James Cowan Burt

July 3, 1933 - March 14, 2024

James Cowan (Jim, J.C.) Burt passed away suddenly and peacefully at home on March 14, 2024, at the age of 90. He lived a full and wonderful life.
Jim was born in Timmins, Ontario, on July 3, 1933, the youngest of three children, and the first son, to Frederick and Katie (nee Cowan), joining sisters Mary and Catherine. Fred was a WW1 infantry veteran who became a bank manager; Katie was a homemaker.
Fred’s bank career resulted in periodic transfers, and the family moved to Orillia and then to Brampton, where Jim graduated from high school. He chafed under the watch of three de facto mothers. When old enough, Jim summered as a waiter on the Great Lakes cruise ships, and, shortly after graduating from high school, jumped on his motorcycle for a trip to Florida. His most nomadic decision was to join the RCAF, which took him to bases including Cold Lake, Portage La Prairie, Trenton and Clairsholme. Jim was both a fighter pilot and an instructor, and distinguished himself with shooting accuracy records that stood for several years. He moved to TransCanada Airlines, the predecessor to Air Canada, and flew out of Montreal.
Early in his RCAF career, Jim met, through mutual friends, Marilyn May, a Winnipegger whose family travelled by train and ship because her father believed that flying wasn’t safe. It was a relationship not meant to last, but did, through all the stations, until Jim and Marilyn married in 1960. They would have celebrated their 64th anniversary in April.
Marilyn’s father offered Jim a job with Scott-Bathgate Ltd, a wholesale food manufacturer, distributor and agent, on the condition that he agree never to fly a plane again. Jim agreed, and claimed not to miss it. He and Marilyn settled in Winnipeg and raised two sons, Darrell and Austin. In 1971, Jim became President of Scott-Bathgate, a role he held for over 52 years. He also became the first Western Canadian director of Equitable Life of Canada, serving for 30 years. Jim also had an abiding interest in investments, evolving from a teenage day trader in penny stocks to a buy-and-hold value investor, with a sideline in options trading and key investments in local Winnipeg businesses. Ever price conscious, Jim never lost his delight in finding a good bargain, whether in the markets or at the grocery store.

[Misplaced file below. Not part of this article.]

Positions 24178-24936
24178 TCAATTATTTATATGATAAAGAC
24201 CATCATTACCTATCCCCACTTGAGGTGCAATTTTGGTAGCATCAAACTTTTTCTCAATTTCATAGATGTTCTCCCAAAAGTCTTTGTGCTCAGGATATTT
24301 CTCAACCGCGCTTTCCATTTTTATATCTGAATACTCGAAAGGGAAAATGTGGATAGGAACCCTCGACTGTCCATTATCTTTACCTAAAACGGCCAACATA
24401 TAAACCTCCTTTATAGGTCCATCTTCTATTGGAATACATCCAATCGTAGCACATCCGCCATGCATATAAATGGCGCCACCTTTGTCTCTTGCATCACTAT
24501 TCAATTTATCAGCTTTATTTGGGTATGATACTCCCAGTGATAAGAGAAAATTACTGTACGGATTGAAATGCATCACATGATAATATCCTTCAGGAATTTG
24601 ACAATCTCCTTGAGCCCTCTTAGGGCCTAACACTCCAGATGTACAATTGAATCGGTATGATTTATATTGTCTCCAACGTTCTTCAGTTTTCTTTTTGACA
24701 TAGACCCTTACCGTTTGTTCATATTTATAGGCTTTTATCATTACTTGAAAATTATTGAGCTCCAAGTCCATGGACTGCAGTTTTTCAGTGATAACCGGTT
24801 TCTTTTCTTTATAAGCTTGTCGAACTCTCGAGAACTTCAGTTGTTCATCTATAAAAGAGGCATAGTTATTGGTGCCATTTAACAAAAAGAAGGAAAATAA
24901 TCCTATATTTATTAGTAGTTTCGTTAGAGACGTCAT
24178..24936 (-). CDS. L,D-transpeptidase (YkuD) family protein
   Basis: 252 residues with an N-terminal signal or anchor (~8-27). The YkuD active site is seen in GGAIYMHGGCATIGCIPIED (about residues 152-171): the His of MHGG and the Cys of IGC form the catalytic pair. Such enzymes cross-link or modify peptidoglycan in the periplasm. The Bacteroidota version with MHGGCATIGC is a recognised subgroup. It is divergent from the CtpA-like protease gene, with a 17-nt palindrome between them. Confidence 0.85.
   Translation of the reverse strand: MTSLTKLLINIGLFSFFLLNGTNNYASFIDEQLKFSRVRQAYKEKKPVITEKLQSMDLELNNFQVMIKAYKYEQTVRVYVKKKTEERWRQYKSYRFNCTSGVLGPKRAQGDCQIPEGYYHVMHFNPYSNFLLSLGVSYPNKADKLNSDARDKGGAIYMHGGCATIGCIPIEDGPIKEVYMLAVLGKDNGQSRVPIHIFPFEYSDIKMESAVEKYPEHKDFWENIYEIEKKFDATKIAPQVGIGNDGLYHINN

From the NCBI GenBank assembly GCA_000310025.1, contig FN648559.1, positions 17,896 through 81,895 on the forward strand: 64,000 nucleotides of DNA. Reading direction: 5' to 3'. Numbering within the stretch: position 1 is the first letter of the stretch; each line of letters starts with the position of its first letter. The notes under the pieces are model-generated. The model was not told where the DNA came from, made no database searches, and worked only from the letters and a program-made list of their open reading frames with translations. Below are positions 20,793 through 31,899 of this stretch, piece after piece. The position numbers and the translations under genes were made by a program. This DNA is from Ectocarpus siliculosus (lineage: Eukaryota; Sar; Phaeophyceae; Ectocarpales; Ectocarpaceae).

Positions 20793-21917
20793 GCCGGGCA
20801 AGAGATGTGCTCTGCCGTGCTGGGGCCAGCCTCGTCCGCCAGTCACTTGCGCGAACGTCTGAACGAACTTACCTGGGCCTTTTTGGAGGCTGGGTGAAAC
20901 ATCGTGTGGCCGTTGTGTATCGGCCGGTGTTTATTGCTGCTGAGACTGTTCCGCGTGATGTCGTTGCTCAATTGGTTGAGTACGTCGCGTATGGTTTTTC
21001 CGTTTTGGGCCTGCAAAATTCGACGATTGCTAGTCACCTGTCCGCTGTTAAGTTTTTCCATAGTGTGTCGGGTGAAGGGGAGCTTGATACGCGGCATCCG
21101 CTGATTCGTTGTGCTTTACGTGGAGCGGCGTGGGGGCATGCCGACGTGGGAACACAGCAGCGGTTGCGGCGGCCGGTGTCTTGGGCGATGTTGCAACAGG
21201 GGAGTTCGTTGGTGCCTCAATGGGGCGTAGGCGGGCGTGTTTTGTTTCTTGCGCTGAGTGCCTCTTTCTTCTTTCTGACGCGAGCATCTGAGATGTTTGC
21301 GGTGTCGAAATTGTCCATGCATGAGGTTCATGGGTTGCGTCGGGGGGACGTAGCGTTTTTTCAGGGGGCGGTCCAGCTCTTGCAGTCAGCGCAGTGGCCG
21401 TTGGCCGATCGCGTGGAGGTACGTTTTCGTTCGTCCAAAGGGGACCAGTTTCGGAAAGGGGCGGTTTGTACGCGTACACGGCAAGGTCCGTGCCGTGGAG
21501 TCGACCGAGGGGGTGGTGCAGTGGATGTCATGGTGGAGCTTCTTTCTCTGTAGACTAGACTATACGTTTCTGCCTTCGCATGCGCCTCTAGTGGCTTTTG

Jim and Marilyn were best friends and kindred spirits, including their love of travel, whether as a couple, as a family, or with other couples. Their destinations are too numerous to mention; co-travellers will never forget the trips. They were avid bridge players and would join other couples on far flung trips to tournaments. Jim ultimately attained the Life Master designation. He was a keen golfer until his knees decided otherwise, and he and Marilyn were Blue Bomber and Jets-Moose-Jets season ticket holders for over 50 years each. Jim also loved good food and good wine, and instilled in family members the enjoyment of discovering new favourites. When Marilyn had to move to a personal care home because of her dementia, Jim visited her every day in a true testament to their devotion.
Jim and Marilyn were active supporters of Winnipeg arts and culture, including Indigenous-focussed education programs, believing this was an important condition to their success in the broader community. More generally, Jim was intellectually curious, articulately opinionated on matters of the day, and an engaged and respectful listener. Many have described him as a true gentleman.
Left to mourn are Marilyn, sons Darrell (Sheila) and Austin (Vasso), grandchildren Andrew, Heather and Daphne, stepgrandson Matthew (Allison) and their children (Patrick and Abigail), and many nephews, nieces, and their families. Special thanks to Jennifer, Michele and Rosel for all their support through the years.

Cremation has taken place, and the family will hold private gatherings in places special to Jim. A public celebration of life will be announced at a future date. In lieu of flowers, please consider making a charitable donation, particularly one that benefits his adopted home of Winnipeg.

Dignity Memorial

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